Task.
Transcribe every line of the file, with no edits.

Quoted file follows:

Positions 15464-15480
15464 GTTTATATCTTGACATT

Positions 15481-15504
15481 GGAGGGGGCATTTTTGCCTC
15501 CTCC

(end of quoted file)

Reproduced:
Positions 15464-15480
15464 GTTTATATCTTGACATT

Positions 15481-15504
15481 GGAGGGGGCATTTTTGCCTC
15501 CTCC